Social media advertising: Is that dollar actually well spent?

Estimated read time: 3 minutes

You might care about this article if you are:

  • a Chief Marketing officer
  • a Social Media Marketer
  • a Digital Paid Media Specialist


Every once in a while I run ads on social media. To send people to my speaking page, to share articles to a wider audience and more. Today, 30,000-plus people read articles on here each month. The year-to-date growth compared to last year is just awesome:
month over month growth

A 700 percent increase in the number of visitors. That’s January-April 24, 2017, compared to the same time period last year. Wow. The audience is growing. I blog while riding bikes at the gym, on airplanes and at 4 a.m. Whenever I can make it work. Certainly, it takes time, but there’s no cost associated with my personal blogging time, other than that I have to make the time to blog. Of course, when I blog while riding a stationary bike, I’m actually multitasking. Yes, those are still good workouts.

But it’s different when I run ads. Ads cost money and I often see them as a short-term investment. Blog posts on here keep drawing traffic as long as the topic is of interest to people and people keep searching for the topic. Over 70 percent of traffic on here comes from search engines. The other day I saw an article that wasn’t doing much when it first published, but now has gotten 5,000 views in just a couple of months. All of a sudden people were looking for the information in it.

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Also when I run ads, I want to see immediate return. Did me spending this money actually make me money? Sometimes it does through brand recognition but that’s hard to measure. Brand awareness works (which is why we drink Coke or Pepsi, for example!) but it’s hard to directly give it credit for the sale.

I know this and yet I turn into the impatient CMO-type in those instances! Is it working? It’s like I’m yelling at myself. I’m ready to put myself on a performance improvement plan if I can’t prove ROI NOW! But there are really only two promotion strategies to build a brand:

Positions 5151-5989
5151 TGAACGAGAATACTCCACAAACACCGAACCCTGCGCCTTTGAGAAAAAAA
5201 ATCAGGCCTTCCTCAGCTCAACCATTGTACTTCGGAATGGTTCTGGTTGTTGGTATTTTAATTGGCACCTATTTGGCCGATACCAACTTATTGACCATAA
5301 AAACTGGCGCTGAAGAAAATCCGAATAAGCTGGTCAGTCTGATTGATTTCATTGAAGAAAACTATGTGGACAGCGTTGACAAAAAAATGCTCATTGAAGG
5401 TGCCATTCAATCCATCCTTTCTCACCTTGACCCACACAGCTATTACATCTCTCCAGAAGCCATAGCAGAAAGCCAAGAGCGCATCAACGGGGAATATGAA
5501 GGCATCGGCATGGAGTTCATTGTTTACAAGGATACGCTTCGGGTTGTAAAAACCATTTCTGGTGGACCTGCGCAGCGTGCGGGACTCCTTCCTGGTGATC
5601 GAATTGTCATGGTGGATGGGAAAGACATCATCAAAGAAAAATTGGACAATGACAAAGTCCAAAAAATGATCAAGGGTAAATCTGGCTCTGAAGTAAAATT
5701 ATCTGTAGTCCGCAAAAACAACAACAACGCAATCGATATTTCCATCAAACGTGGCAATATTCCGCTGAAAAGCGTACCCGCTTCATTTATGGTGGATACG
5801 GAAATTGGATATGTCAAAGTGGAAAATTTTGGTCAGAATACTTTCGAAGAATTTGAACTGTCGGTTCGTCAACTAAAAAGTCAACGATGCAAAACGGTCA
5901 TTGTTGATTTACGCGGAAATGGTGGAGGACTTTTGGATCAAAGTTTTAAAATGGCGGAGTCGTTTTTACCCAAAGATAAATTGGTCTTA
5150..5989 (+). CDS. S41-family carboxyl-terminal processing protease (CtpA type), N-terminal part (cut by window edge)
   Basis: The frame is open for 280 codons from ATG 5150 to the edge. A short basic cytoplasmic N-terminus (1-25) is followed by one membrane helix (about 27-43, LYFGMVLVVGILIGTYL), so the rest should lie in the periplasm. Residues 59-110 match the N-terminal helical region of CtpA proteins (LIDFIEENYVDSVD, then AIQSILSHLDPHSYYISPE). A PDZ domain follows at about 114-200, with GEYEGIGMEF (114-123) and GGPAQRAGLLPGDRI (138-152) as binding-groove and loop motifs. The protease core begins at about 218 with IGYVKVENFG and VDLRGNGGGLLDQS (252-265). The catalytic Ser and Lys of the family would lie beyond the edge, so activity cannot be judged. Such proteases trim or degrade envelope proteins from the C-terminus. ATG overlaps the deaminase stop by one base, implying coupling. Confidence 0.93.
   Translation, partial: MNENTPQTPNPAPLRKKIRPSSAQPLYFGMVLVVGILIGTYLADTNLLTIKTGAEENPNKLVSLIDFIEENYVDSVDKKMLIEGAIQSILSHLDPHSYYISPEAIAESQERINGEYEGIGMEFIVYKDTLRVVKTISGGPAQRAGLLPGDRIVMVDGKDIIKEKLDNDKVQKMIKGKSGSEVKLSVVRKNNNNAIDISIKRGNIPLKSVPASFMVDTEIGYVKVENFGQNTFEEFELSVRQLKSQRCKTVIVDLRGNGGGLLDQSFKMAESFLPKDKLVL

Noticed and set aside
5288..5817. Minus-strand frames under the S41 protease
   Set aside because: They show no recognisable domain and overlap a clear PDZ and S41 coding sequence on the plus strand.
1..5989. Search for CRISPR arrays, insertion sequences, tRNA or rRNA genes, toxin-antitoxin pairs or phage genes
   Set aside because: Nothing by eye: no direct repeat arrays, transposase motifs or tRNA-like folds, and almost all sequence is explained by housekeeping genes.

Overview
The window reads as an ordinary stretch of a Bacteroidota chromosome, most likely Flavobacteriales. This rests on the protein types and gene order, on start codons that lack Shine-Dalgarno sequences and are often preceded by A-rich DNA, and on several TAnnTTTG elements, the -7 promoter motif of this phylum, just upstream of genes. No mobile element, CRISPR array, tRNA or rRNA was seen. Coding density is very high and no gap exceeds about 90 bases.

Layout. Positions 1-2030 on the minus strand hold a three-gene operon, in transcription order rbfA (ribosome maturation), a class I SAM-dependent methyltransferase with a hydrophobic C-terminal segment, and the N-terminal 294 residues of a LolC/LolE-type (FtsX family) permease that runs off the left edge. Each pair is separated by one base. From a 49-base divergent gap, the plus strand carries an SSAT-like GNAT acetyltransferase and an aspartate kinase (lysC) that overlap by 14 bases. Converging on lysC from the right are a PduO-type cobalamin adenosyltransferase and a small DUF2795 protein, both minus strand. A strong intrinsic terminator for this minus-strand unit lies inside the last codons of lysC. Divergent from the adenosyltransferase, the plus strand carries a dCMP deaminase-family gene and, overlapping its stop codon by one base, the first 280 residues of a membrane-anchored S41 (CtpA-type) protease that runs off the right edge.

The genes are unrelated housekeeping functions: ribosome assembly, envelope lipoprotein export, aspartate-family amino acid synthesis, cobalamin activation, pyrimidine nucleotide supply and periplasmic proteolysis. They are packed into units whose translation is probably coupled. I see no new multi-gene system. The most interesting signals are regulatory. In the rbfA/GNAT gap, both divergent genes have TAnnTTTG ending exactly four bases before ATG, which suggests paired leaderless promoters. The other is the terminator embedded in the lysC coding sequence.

• Paid strategies
  • Organic strategies

Paid is ads, social media promotions and even offline strategies (like billboards and TV). These cost money but they can grow our brand quicker. The more smart money we spend, the quicker it grows.

Organic – really anything not paid – takes time. I’ve built this blog in my sleep – or during the lack thereof. It’s taken years. I’m not even close to being done yet. But we are getting there. But it’s also taken years of:

  • Relentlessly trying new things
  • Adjusting ongoing strategies
  • Updating my strategies and refining stories
  • Updating my blog designs to grow audiences
  • Writing books
  • Speaking at conferences

I have all the time in the world, I guess. But seriously, building brands – or more importantly relevance – takes time. And it never ends. We can accelerate it some with strategic ad buys. And really tying organic and paid strategies together impacts change the quickest.

No matter the strategy, though, we need to create value for our audiences. Then distribute the heck out of that value. That’s how we can grow!

Why did I share this story?

I do hear a lot of impatience with digital marketing out there. And then when people don’t try, they declare that the strategy didn’t work. Me being so impatient with paid strategies really opened my eyes to the perceived and real impatience of CMOs. We need results now, but the only way to get them now is to defer now to later. I feel the need to get results and it’s real, but hopefully this reminds us leaders – CMOs and CMO bosses – that overnight success takes longer than overnight.